Kara addresses the anxious crowd
These were all no doubt tough calls for the judges, who scored each and every hot dog on their own individual cards, without conferring with one another. We asked them to consider two-thirds for taste and one-third for presentation. As luck would have it (or perhaps I should say, as Brooklyn foodie events would have it), when the judges were chosen from the audience by a random hat drawing, none other than Serious Eats writer Jenn Sit was drawn. Check out her astute post and photos from her prime point of view here.
Adding to that democratic spirit, we also pooled the audience for their favorite hot dogs. It was a close call between two entries in particular: Honorable Mention was given to Lindsey’s Mac Daddy Dog, but by a healthy margin, the crowd chose Eugene’s OK Dog. Both of these dogs were served in the first heat several hours before the ballots even went around, which I’ll say is testament to their lasting deliciousness.
As promised, I squeezed the recipe for the OK Dog out of Eugene. A first-time Great Hot Dog Cook-Off contestant, Eugene explains the genesis of his recipe:
“Many people have asked me, ‘How’d you come up with the idea for this dog?’
It’s funny because on two separate occasions, I thought of jazzing up my barbecue with a simple, fun hot dog. First, I made a blue cheese filled hot dog, with slices of raw jalapenos. Then, I topped off a hot dog with a tomato salsa and sauerkraut. Since both items were a huge hit, I thought, ‘What if I combined the two…and made it gourmet…’ After a few tweaks here and there, the OK Dog was born (in loving memory of my grandmother, Okyi Kim, who understood that my passion for food was something worth sharing with others).”
The OK Dog
(for 4 servings)
for the mango/jalapeno salsa
1 jalapeno pepper
1 red bell pepper
1 yellow pepper
1 orange pepper
Cilantro (handful – finely chopped)
½ a Lime (juice)
Scallions (handful – roughly chopped)
1 package of Goat Cheese (plain preferred)
Red wine vinegar (optional)
for the dipping sauces:
Lemon Juice (and zest)
Dill (roughly chopped)
Panko – Japanese bread crumbs/tempura flakes (optional)
4 Pepperidge Farm Hot Dog Buns
4 Hebrew National Reduced Fat Franks
1. Mango/Jalapeno Salsa (must be prepared 30 minutes in advance and stored in the fridge)
Dice the mangoes into ½ inch cubes and place in bowl.
While wearing gloves (important!), finely chop the jalapenos (remove seeds if mild salsa is preferred) and place in bowl with mangoes.
Dice yellow, red and orange peppers into ¼ inch pieces and add to jalapeno/mango mixture.
Add chopped cilantro, scallions and lime juice.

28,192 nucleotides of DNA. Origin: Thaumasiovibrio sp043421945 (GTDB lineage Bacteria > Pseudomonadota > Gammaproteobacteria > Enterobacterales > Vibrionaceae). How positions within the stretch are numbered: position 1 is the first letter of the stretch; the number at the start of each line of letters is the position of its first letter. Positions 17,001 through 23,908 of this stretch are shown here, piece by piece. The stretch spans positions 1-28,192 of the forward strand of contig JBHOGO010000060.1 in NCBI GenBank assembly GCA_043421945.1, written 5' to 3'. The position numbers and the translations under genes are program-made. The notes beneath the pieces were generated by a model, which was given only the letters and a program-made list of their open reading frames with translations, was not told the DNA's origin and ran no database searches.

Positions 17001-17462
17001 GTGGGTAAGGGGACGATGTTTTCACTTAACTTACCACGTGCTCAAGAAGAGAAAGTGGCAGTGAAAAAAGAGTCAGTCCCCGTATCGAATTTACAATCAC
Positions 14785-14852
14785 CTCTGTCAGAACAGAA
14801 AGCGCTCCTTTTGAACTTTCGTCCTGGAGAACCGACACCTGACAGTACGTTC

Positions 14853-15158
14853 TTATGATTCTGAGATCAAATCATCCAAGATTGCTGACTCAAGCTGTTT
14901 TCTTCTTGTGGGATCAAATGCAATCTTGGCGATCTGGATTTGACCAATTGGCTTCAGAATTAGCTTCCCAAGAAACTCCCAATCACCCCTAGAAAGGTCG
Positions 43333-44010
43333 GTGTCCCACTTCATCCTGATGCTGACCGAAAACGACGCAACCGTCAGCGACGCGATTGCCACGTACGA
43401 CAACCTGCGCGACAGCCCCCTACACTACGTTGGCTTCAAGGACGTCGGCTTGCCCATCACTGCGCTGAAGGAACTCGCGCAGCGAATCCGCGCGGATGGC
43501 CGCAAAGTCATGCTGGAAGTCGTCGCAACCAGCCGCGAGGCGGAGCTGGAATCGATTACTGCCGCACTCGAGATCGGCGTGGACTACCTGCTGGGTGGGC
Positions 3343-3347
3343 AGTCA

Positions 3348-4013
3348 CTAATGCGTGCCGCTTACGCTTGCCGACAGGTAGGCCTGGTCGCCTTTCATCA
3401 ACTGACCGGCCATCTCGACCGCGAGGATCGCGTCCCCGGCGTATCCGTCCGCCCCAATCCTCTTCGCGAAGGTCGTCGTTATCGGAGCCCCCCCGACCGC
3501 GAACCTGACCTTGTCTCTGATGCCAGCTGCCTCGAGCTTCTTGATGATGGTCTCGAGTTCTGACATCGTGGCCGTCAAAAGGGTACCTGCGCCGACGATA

In order to further reduce the heat of the jalapenos, add a tablespoon of red wine vinegar.
Season with salt and pepper.
Gently fold the mixture with a spoon. Be careful not to mash the mangoes. Place the bowl, covered, in the fridge for at least 30 minutes prior to serving.
2. Dipping Sauces (after preparation, place in fridge)
Add ½ a table spoon each of both the cinnamon powder and vanilla powder (be careful, a little goes a long way), to 2 cups of ketchup, and mix with spoon.
Add 2 tablespoons of honey, 1 minced clove of garlic and ½ a lemon (juice), to 2 cups of mayonnaise, and mix with spoon.
Add handful of finely chopped dill and 1 tablespoon of cumin, to 2 cups of mustard, and mix with spoon.
3. Dog & Bun
Using a sharp knife, gently slice 1 inch off the top side (soft) of the bun. (a thin, lighter bun allows you to capture the full flavor of the goat cheese and salsa)
Place 4 franks into boiling water and remove after 5 minutes (or when franks appear slightly swollen).
Transfer franks to plate and let rest for a minute. When slightly cooled, make an incision from the top of the frank to the bottom, making sure that the knife does not go through the frank. Do so for all 4.
Place all 4 franks on the grill, incision side up, for 2-3 minutes (it’s all about getting the grill marks).
Transfer franks to a plate and let cool. Using a butter knife and a blade’s length worth, gently fill the incision of each frank (a difficult and messy task but so worth it) with the goat cheese.
Pour 1 tablespoon of Panko over the goat cheese filled frank.
Top off the frank with the mango/jalapeno salsa. Be generous.
Finally, sprinkle the lemon zest over the finished product and serve.[Cost Calculator, Health Factor and Green Factor respectfully omitted for guest recipe contributions —Ed.]